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How Trump’s Reelection Could Threaten Canadian Politics


The impending shadow of Donald Trump’s second term has plunged Canada’s upcoming election into uncertainty, as Trudeau and Poilievre grapple with the former president’s influence.

Trump’s fiery brand of politics threatens to crash like a wrecking ball into the Canadian political arena. While Trudeau seems eager to tap into potential anti-Trump sentiments among the Canadian electorate, Conservatives dismiss these attacks as acts of desperation.

With the country’s future hanging in the balance, Trump’s looming presence brings risks for both leaders. Trudeau’s economic missteps appear to leave him no choice but to wield Trump’s name like a cudgel against his surging opponent Poilievre.

But Trudeau’s exaggerated efforts to demonize Poilievre as a Trump clone could seriously backfire. 

The winner of the election will likely be whichever leader can keep the focus on practical domestic policies rather than get sidetracked by sensationalist attacks trying to tie their opponent to Trump controversies.

The looming possibility of a Donald Trump reelection bid in 2024 has Canadian politicians bracing for the potential fallout. As Justin Trudeau and Pierre Poilievre gear up for Canada’s next federal election, Trump’s fiery and polarizing brand of politics could spill over the border to reshape the race.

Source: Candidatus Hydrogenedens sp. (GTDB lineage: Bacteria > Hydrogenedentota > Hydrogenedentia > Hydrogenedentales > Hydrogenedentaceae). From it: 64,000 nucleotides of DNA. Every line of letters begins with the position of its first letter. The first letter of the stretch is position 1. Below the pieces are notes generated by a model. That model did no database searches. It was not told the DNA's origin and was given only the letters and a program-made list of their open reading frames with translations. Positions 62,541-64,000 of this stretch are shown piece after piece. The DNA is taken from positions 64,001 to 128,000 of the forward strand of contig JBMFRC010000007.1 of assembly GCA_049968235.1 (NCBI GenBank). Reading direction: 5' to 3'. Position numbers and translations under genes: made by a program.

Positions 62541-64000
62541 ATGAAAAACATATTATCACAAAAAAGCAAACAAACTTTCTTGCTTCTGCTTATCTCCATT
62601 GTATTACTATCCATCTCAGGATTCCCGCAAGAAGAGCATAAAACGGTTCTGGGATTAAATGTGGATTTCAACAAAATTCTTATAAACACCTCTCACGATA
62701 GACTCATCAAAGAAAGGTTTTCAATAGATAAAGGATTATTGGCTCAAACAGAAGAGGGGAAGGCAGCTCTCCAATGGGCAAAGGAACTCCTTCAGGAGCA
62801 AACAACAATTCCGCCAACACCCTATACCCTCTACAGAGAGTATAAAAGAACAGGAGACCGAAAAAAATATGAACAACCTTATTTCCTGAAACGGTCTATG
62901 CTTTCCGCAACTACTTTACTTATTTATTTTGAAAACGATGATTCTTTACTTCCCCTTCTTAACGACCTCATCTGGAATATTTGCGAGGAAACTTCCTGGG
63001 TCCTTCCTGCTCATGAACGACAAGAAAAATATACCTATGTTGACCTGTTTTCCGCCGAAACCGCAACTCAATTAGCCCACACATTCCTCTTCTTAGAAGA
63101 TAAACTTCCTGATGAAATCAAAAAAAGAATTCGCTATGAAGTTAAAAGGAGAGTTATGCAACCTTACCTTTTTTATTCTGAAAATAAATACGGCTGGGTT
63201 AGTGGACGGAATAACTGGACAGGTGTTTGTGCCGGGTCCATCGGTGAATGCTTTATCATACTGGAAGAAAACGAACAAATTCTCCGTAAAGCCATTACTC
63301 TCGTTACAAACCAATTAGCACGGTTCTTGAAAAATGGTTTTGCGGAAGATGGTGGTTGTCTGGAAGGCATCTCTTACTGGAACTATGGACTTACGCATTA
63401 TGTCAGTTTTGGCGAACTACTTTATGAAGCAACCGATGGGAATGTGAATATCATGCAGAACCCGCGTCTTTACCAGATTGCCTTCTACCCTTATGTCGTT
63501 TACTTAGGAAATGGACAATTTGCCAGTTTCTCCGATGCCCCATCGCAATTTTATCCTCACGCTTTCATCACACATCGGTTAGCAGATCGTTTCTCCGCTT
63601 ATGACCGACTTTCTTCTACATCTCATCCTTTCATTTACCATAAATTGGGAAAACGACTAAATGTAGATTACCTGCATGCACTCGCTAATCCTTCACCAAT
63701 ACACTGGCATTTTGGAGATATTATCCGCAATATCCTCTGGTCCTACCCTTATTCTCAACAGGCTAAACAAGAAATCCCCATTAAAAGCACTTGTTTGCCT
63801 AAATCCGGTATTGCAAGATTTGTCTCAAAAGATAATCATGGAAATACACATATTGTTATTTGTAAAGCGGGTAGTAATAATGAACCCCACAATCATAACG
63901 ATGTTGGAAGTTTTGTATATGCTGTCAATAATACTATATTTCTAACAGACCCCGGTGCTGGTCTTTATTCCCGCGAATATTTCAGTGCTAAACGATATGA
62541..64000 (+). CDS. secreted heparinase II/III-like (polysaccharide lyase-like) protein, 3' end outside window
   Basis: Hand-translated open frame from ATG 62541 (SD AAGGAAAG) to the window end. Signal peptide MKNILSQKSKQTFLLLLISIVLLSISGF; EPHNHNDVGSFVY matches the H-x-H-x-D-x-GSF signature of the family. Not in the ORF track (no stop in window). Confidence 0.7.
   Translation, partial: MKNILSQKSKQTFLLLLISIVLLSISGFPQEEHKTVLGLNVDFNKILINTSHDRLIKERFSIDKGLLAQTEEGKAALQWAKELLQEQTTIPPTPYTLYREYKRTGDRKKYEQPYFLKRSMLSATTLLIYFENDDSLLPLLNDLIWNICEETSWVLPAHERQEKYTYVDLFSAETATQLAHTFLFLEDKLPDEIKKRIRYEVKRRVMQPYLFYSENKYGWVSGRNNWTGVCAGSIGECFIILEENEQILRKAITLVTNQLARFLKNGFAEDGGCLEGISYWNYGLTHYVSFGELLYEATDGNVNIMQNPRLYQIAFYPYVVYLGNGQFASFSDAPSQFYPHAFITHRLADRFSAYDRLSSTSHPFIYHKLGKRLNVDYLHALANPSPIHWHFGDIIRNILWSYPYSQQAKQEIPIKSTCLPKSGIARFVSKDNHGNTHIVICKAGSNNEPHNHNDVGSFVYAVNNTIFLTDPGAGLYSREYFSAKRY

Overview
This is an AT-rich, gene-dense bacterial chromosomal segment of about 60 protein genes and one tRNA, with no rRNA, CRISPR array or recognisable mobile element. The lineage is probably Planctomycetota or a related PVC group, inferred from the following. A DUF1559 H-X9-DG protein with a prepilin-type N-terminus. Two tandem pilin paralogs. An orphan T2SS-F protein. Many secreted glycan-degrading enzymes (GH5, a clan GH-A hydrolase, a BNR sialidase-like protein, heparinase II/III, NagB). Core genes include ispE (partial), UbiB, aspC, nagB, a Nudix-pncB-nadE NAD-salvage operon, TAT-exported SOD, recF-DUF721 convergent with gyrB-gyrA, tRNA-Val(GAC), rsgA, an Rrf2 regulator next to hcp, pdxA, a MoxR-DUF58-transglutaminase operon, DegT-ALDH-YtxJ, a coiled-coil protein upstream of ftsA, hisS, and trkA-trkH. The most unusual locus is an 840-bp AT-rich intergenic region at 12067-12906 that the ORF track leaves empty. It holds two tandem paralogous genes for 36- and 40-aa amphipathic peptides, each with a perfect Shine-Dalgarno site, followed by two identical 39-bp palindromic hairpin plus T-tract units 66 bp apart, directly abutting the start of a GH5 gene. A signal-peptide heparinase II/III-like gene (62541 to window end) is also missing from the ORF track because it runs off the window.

According to political strategist Scott Reid, who previously worked for former Liberal Prime Minister Paul Martin, “A second Trump presidency almost certainly creates a situation where the next election won’t be about Pierre Poilievre or Justin Trudeau — it will be about Donald Trump and Canada’s relationship with an America that is led by an angry, vengeful creature.”

Reid elaborated that “I don’t know if that might benefit Poilievre or if it may benefit Justin Trudeau, but I think it is the kind of event that has the force to reset the next election in Canada.”

A syncing of the US and Canadian election cycles in 2024 could see Trump dominating Canadian news coverage.

While the possibility of Trump saturating Canadian media coverage raises concerns, Conservatives are rightly more focused on confronting specious Liberal allegations closer to home. Specifically, Trudeau and his party have disingenuously tried to draw parallels between Poilievre and Trump’s stances on Russia. 

However, Conservatives have challenged this characterization of Poilievre’s foreign policy views.